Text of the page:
Understanding Acceptance and Use of User-adaptive Virtual Meeting Systems
- Type:Bachelor’s Thesis
Nowadays, with the raise of sensor technology (e.g., smartwatches) and artificial intelligence (AI), more and more user-adaptive systems arise. Such systems collect user data (for example, biosignals like heart rate (ECG data) or gaze (eye-tracking data)), recognize a user state (e.g., stress, joy, negative emotions) and adapt the system (e.g., via changes in the user’s system, notification that aims to change a user’s behavior or simple notification on current stress level).
Specifically, in video meetings, leveraging biosignals can be helpful to detect unpleasant user states (e.g. stress negative emotions, fatigue, high cognitive effort, nervousness). By detecting such states and intervening (e.g. attention feedback, suggestion to take breaks, supporting in calming down when having negative emotions), the users can be supported in having better meetings.
User-adaptive video meeting systems (VMS) can provide feedback for individual users. Furthermore, adaptations can also be used in group settings, e.g., during virtual meetings. Currently, besides prescriptive design knowledge, also descriptive knowledge on the users’ perception regarding acceptance and use of adaptive VMS and the underlying processes is limited. However, to design and implement user- adaptive VMS, it is important to better understand factors that influence acceptance and use of such systems.
Critical elements for user-adaptation of VMS cover both, technical aspects (e.g. the timing of the adaptation, the performance of the underlying classification algorithm) and user-centric aspects (e.g. what information should be displayed, which type of information is perceived as helpful, what information can or cannot be shared with other participants in the call). Concerns and drivers for accepting and using user- -based adaptations in VMS could be related to privacy concerns, but also to the design of specific system features.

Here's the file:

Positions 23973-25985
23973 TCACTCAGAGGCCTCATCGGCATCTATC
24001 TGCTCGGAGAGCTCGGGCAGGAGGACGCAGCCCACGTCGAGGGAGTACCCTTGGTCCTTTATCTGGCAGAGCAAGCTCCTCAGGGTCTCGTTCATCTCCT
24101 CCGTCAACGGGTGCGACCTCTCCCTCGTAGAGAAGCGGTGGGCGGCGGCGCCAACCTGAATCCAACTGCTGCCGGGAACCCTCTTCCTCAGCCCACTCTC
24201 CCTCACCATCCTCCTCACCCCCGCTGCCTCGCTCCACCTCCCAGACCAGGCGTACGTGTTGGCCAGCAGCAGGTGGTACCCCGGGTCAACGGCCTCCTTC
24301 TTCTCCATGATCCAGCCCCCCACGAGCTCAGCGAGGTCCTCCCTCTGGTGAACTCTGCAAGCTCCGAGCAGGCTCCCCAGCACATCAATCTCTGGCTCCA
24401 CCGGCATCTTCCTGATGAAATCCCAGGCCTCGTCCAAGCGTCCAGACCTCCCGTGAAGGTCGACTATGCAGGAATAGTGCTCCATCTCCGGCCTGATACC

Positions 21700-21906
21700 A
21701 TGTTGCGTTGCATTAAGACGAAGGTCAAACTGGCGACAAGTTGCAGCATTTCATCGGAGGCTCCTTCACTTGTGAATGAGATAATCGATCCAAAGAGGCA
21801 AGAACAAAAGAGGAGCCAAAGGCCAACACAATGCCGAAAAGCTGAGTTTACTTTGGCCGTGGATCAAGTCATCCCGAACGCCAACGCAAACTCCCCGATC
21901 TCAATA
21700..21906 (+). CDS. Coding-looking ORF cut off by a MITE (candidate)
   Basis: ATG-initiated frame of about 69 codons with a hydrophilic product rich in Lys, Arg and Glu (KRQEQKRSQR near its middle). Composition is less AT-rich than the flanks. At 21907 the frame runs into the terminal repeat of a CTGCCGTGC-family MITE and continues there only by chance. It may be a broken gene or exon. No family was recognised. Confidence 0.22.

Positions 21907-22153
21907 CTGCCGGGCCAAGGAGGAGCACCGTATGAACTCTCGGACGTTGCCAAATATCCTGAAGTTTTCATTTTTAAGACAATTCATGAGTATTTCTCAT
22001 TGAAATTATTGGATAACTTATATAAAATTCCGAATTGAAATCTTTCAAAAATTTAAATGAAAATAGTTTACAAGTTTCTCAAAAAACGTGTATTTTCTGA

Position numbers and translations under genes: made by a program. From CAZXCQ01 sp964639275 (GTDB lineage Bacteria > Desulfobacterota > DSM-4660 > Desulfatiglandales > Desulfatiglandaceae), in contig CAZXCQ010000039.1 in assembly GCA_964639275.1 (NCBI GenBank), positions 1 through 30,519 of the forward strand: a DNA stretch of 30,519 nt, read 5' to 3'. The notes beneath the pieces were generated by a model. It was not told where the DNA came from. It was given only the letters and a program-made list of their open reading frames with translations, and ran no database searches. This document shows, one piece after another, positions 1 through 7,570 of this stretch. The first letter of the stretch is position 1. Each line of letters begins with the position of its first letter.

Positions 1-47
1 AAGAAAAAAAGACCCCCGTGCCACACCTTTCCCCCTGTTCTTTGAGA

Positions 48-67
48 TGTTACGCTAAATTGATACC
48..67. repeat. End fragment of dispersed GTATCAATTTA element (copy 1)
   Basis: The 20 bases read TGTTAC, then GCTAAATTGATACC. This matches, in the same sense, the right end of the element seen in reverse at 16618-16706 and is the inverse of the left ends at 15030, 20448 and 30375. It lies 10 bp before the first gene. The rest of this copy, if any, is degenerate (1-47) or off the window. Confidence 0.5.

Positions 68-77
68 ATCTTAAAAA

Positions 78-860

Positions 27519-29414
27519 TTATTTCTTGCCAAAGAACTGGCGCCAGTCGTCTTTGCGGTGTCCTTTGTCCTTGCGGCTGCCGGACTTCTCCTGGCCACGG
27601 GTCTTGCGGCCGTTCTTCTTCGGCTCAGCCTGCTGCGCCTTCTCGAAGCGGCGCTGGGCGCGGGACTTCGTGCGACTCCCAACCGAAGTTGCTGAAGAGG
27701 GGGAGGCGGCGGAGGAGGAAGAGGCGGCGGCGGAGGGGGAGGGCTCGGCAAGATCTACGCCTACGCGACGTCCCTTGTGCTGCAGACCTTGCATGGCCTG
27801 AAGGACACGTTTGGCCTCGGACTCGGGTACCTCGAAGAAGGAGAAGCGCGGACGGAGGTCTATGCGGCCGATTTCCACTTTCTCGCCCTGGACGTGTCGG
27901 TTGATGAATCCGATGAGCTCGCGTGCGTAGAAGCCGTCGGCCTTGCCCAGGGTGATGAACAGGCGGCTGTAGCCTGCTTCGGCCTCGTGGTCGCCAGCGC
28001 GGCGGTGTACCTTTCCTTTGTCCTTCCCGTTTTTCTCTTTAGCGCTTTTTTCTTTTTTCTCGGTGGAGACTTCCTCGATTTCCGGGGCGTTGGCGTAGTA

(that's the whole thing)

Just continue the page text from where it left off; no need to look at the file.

This thesis shall investigate potential challenges and drivers for acceptance and use of user-adaptive VMS. Therefore, the student should review existing work and develop a survey to assess the user’s opinion regarding user-adaptive VMS. Based on the findings, design suggestions for user-adaptive VMS shall be derived.
Goal of the thesis
- Review related work and existing survey/interview guides
- Create a survey
- Potentially conduct follow-up interviews
- Analyze results
- Strong time management and communication skills
- Interest in implications of technology
- Strong analytical and English skills
- Experience in surveys is recommended, but not needed
If you are interested in this topic and want to apply for this thesis, please contact Julia Seitz with your CV and current transcript of records. Feel free to reach out beforehand if you have any questions.